The USA has a mutual defense treaty with the Philippines, so theoretically should be backing us. However, officials have also said they want to “remain neutral” in the dispute, which officially sends a message to China that they won’t interfere.

Translation: The Chinese know that President Obama doesn’t have the cojones to oppose Chinese aggression, and the administration’s weak response in the Chen affair only confirms that weakness. From Austin Bay points out the real implications of the Chen affair:

Chinese dissident Chen Guancheng escaped from house arrest and sought refuge in the U.S. embassy in Beijing. Chen requested asylum. The Obama administration…denied Chen’s request….

Regardless, the affable Chen is a Tank Man everyone knows by name. He dreads torture but just keeps talking. Beijing worried that the Arab Spring would embolden China’s people. Chen indicates that Chinese dissidents no longer fear direct confrontation with the regime…(and)his fall, China faces a change in senior leadership.

China has even objected to the yearly US/Philippine military exercizes as if they were threatening China, never mind that most of these exercizes are about cooperating with the Philippine military the next time an inevitable disaster occurs here.

All of this needs to be put into perspective. China is also making land claims against India, and even went to war against the newly united communist VietNam to secure their border.

Well, India has nukes and might push back, but VietNam, which used to be a colony of China, has a long memory and might fight back. The last Vietnam/Chinese war was in 1979, and although China officially “won”, their army got their “puit” kicked by Vietnam….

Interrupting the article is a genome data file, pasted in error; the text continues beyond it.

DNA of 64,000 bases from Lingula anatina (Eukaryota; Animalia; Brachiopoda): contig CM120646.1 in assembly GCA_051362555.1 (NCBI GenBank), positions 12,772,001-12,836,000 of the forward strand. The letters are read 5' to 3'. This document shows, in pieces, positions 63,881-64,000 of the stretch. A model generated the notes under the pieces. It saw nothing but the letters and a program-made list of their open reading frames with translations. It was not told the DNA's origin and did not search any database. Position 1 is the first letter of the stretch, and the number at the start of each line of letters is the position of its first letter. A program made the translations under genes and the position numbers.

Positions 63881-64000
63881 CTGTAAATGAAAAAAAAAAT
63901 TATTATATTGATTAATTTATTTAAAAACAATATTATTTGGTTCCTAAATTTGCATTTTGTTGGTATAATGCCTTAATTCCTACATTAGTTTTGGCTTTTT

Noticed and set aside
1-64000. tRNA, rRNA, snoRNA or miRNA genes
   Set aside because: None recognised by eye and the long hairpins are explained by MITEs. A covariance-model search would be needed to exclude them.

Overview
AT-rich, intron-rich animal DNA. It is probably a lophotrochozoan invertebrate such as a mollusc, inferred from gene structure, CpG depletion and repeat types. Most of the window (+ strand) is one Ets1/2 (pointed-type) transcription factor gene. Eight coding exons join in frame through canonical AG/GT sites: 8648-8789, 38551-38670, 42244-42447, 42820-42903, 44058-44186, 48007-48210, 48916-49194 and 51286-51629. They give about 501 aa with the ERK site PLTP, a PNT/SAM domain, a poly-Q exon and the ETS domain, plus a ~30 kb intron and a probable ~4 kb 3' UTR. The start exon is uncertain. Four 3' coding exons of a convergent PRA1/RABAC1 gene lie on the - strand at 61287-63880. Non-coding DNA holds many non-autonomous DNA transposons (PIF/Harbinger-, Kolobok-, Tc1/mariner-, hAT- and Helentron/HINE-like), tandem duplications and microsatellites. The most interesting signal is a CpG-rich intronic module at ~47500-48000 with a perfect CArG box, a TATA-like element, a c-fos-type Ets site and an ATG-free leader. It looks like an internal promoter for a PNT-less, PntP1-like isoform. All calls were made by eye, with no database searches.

But VietNam isn’t taking chances. They sent in the “big guns” to their Spratlys claim: they sent in Buddhist monks to reestablish the temples in those islands.

But Vietnam isn’t taking chances, which is probably why the US Navy also held joint exercizes with VietNam last month.

China will be “choosing” new leaders this fall, and the Chen incident, where a  human rights activist sought refuge in the US Embassy but left after the US failed to protect him and his family, shows that the president and state department are choosing not to upset China, especially in an election year.

Fravel’s article (reviewed Foreign Affairs magazine ) whitewashes China’s aggression: 

China’s communist government inherited territorial disputes with all of China’s 14 land neighbors and six sea neighbors. It has also had to manage what Fravel calls three “homeland disputes,” involving Hong Kong, Macao, and Taiwan. Piecing together much hard-to-find information, he shows that in 17 of these 23 conflicts, Beijing has offered concessions, abandoning claims to over 1.3 million square miles of land. In the other six disputes, Beijing has used force.

What is missing in Fravel’s article is that China claims everywhere the was once owned by any Chinese government as “theirs”.

Which led to one wag to point out that they claim everything because the Han dynasty claimed them 2000 years ago

While the Chinese have been coming to the Philippines since ancient times as traders selling their stuff or as pirates like Limahong robbing and pillaging the locals – there is no historical proof that the Philippines was ever a colony of China or that China ruled the Philippines or even some parts of it….

To illustrate the absurdity of China’s claim: Let’s say Italy found an ancient map that shows that the Roman Empire owned most of Europe and some parts of Africa and Asia, can the Italian government now claim these countries and territories belong to them? Governments and national territorial lines keep changing. That’s a reality every nation has to live with.

Yes, but not if you are China, and need a distraction from the growing internal unrest against corruption.

A small war with the Philippines would inflame nationalism, show China’s growing power over the USA, and let them distract the country from the economic downturn and growing dissadent challenges inside that country.

And a victory over the Philippines would give them power to strongarm the other countries who own the Spartlys, letting China grab all that nice oil and natural gas as a war prize.

After all, what do they have to lose?


Nancy Reyes is a retired physician living in the rural Philippines. Part of this was written on her blog, Finest Kind Clinic and Fishmarket.